Black Friday bargain hunt marked by shootings and brawls in United States
America's busiest shopping day of the year sees one man stabbed in fight over a parking spot, and the chaos spreading across the Atlantic
Punch-ups, a stabbing and two shootings marked Black Friday - the busiest shopping day of the year in the United States.
Chaos ensued as frenzied shoppers rushed to get their hands on bargain buys during a day of sales.
The pandemonium even extended across the Atlantic, with a woman injured in Northern Ireland.
Although there were no deaths reported, unlike in previous years, the annual stampede for discounted items saw tempers flare across the US.
Media reported that police shot a suspected shoplifter in Chicago, while a man was stabbed in the US state of Virginia in a fight over a parking spot at a branch of the Wal-Mart retail giant. YouTube carried a video of unruly crowds at a Texas store.
The violence started on Thursday night, as many stores opened their doors early.
Police in Las Vegas said a shopper leaving a store with a television set was shot by a thief.
In Rialto, California, a police officer was injured trying to break up a fight in a car park.
Organisers said tens of thousands of people marched nationwide, spread across 1,500 stores in 46 states. More than 110 people were arrested.
"Wal-Mart jobs should be good-paying jobs, family-supporting jobs," said Walter Turner, pastor of the New Spiritual Light Missionary Baptist Church in Chicago. He was arrested at one of more than 110 protests reported across the country.
A Wal-Mart spokesman defended the company's wages as "on the higher end of the retail average" and said the company promoted good performers.
Holiday shopping traditionally accounts for 20 to 40 per cent of an individual retailer's annual sales, according to the National Retail Federation.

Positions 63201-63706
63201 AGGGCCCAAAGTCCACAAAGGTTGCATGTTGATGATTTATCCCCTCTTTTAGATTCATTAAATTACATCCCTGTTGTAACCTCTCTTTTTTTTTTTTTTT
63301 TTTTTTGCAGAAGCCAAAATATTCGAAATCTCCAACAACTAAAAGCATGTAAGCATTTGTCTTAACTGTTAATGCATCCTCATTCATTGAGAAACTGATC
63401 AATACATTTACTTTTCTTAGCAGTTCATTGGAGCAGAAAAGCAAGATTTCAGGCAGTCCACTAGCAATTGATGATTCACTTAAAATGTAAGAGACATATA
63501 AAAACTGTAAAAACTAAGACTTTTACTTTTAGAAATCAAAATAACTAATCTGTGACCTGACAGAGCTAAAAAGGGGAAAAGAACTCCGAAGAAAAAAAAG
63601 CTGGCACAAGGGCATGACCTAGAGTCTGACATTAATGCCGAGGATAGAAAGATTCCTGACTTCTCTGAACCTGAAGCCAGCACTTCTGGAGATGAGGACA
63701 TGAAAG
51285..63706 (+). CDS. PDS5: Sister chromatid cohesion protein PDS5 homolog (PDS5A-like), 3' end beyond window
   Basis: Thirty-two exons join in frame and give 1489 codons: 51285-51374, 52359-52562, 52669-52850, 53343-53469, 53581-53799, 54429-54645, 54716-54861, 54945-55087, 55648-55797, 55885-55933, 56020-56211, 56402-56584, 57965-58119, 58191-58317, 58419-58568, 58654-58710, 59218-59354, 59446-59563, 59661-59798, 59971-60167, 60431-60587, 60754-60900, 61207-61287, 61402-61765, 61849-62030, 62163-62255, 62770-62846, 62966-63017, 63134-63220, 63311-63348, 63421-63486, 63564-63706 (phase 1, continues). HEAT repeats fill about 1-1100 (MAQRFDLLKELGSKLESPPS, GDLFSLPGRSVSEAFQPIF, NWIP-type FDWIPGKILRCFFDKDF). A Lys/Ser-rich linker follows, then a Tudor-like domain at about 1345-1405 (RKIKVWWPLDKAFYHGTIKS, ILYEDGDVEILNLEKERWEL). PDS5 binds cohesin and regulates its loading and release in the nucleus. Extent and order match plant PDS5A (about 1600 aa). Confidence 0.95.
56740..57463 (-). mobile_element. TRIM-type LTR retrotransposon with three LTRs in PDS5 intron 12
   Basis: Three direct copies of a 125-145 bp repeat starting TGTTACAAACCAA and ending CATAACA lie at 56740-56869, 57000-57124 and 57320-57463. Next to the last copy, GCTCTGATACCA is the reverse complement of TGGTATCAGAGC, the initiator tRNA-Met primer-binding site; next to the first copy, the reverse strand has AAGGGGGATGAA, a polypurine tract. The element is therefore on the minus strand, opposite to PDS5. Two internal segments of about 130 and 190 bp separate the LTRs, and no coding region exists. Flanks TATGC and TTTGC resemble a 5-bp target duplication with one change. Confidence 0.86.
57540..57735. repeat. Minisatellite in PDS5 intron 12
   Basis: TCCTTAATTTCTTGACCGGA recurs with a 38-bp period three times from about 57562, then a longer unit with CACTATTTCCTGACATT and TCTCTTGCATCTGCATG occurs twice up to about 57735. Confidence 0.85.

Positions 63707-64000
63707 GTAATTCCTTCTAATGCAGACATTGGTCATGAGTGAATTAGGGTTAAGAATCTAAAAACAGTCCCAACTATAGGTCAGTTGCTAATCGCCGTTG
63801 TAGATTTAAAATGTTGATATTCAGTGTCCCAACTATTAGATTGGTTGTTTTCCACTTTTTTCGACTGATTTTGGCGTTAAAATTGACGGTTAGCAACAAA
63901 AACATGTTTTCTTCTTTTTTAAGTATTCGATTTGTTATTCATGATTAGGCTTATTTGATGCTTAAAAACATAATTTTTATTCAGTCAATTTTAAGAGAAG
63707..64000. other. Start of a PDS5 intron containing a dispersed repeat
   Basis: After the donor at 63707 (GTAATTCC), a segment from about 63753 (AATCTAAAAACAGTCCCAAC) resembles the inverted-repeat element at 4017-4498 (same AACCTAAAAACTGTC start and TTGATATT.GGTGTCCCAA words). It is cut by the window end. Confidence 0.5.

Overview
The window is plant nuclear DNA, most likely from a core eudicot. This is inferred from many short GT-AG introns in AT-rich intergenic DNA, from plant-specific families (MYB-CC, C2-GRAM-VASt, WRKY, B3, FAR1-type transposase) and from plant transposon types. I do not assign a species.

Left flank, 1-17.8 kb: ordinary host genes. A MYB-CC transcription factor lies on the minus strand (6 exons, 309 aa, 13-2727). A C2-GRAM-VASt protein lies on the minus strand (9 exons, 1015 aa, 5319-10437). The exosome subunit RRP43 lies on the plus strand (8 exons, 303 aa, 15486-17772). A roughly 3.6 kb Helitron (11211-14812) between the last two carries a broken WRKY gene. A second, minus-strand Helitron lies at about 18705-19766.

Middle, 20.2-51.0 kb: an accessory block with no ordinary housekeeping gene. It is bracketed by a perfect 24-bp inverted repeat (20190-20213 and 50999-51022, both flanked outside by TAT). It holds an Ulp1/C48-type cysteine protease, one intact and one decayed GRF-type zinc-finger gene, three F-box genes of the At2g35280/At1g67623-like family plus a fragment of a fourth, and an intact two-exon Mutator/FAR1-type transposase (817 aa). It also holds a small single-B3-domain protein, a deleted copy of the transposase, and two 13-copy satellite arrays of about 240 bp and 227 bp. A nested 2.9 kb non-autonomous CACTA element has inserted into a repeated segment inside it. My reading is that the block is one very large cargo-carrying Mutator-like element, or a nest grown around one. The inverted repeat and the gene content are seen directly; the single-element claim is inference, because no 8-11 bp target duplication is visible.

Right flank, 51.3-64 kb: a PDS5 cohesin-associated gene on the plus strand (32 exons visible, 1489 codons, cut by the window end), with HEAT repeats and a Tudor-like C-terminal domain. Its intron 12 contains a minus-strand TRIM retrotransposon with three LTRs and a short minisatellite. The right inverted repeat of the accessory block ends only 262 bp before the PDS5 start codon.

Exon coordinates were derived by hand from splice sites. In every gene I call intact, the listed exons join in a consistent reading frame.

But one consequence of the Thursday launch to the weekend was somewhat lower shopping volumes on Friday morning, said analyst RJ Hottovy.
"Traffic is down a little bit," said Hottovy, noting that some shoppers may also have stayed away due to cold weather and increased online shopping.
Retailers have been pushing opening times earlier in recent years, so the early-morning Friday crowds are now seen the day before, on Thanksgiving night. The name "Black Friday" comes from the period when retailers traditionally turn a profit, or move out of the red and into the black.
The Belfast mayhem occurred at the British supermarket chain Asda - owned by Wal-Mart - which had been advertising its Black Friday deals throughout the UK.
The woman was taken to hospital with an arm injury.
Sales figures for this year's Thanksgiving and Black Friday will trickle out in the next couple days, but some big chains were already saying the holiday shopping season had started well.
Other forecasts were less rosy. Morgan Stanley predicted the worst sales since 2008, when the US economy was in recession.
Associated Press, Agence France-Presse, The New York Times